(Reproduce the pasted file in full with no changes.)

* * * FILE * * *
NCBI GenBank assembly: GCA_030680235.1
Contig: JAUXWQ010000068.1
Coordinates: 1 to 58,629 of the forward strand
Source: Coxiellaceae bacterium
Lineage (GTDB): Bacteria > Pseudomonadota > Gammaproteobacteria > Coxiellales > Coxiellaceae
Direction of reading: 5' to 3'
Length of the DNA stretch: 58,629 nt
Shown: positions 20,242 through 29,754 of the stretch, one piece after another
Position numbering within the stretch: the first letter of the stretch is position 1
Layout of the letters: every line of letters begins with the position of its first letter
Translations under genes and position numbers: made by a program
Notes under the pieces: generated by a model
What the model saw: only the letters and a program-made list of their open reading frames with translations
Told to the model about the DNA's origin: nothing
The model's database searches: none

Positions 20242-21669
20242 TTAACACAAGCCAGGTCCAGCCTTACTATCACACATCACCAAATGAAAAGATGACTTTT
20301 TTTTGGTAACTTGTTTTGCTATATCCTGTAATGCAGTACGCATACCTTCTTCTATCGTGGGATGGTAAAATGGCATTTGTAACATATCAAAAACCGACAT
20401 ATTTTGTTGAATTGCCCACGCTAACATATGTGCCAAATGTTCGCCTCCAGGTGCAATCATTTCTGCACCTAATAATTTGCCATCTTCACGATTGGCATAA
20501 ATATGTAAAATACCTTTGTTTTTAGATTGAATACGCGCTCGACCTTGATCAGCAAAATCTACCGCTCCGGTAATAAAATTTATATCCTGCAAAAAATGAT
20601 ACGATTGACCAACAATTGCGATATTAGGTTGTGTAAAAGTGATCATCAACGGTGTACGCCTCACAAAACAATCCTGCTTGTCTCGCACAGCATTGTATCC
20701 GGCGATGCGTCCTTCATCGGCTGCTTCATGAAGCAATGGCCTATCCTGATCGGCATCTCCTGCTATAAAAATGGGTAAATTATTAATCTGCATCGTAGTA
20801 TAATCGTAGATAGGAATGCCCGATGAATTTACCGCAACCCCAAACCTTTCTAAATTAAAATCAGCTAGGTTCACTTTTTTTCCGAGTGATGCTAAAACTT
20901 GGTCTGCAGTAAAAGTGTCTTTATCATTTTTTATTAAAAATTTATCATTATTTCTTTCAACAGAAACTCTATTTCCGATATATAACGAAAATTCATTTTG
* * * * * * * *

NCBI GenBank assembly: GCA_030680235.1
Contig: JAUXWQ010000068.1
Coordinates: 1 to 58,629 of the forward strand
Source: Coxiellaceae bacterium
Lineage (GTDB): Bacteria > Pseudomonadota > Gammaproteobacteria > Coxiellales > Coxiellaceae
Direction of reading: 5' to 3'
Length of the DNA stretch: 58,629 nt
Shown: positions 20,242 through 29,754 of the stretch, one piece after another
Position numbering within the stretch: the first letter of the stretch is position 1
Layout of the letters: every line of letters begins with the position of its first letter
Translations under genes and position numbers: made by a program
Notes under the pieces: generated by a model
What the model saw: only the letters and a program-made list of their open reading frames with translations
Told to the model about the DNA's origin: nothing
The model's database searches: none

Positions 20242-21669
20242 TTAACACAAGCCAGGTCCAGCCTTACTATCACACATCACCAAATGAAAAGATGACTTTT
20301 TTTTGGTAACTTGTTTTGCTATATCCTGTAATGCAGTACGCATACCTTCTTCTATCGTGGGATGGTAAAATGGCATTTGTAACATATCAAAAACCGACAT
20401 ATTTTGTTGAATTGCCCACGCTAACATATGTGCCAAATGTTCGCCTCCAGGTGCAATCATTTCTGCACCTAATAATTTGCCATCTTCACGATTGGCATAA
20501 ATATGTAAAATACCTTTGTTTTTAGATTGAATACGCGCTCGACCTTGATCAGCAAAATCTACCGCTCCGGTAATAAAATTTATATCCTGCAAAAAATGAT
20601 ACGATTGACCAACAATTGCGATATTAGGTTGTGTAAAAGTGATCATCAACGGTGTACGCCTCACAAAACAATCCTGCTTGTCTCGCACAGCATTGTATCC
20701 GGCGATGCGTCCTTCATCGGCTGCTTCATGAAGCAATGGCCTATCCTGATCGGCATCTCCTGCTATAAAAATGGGTAAATTATTAATCTGCATCGTAGTA
20801 TAATCGTAGATAGGAATGCCCGATGAATTTACCGCAACCCCAAACCTTTCTAAATTAAAATCAGCTAGGTTCACTTTTTTTCCGAGTGATGCTAAAACTT
20901 GGTCTGCAGTAAAAGTGTCTTTATCATTTTTTATTAAAAATTTATCATTATTTCTTTCAACAGAAACTCTATTTCCGATATATAACGAAAATTCATTTTG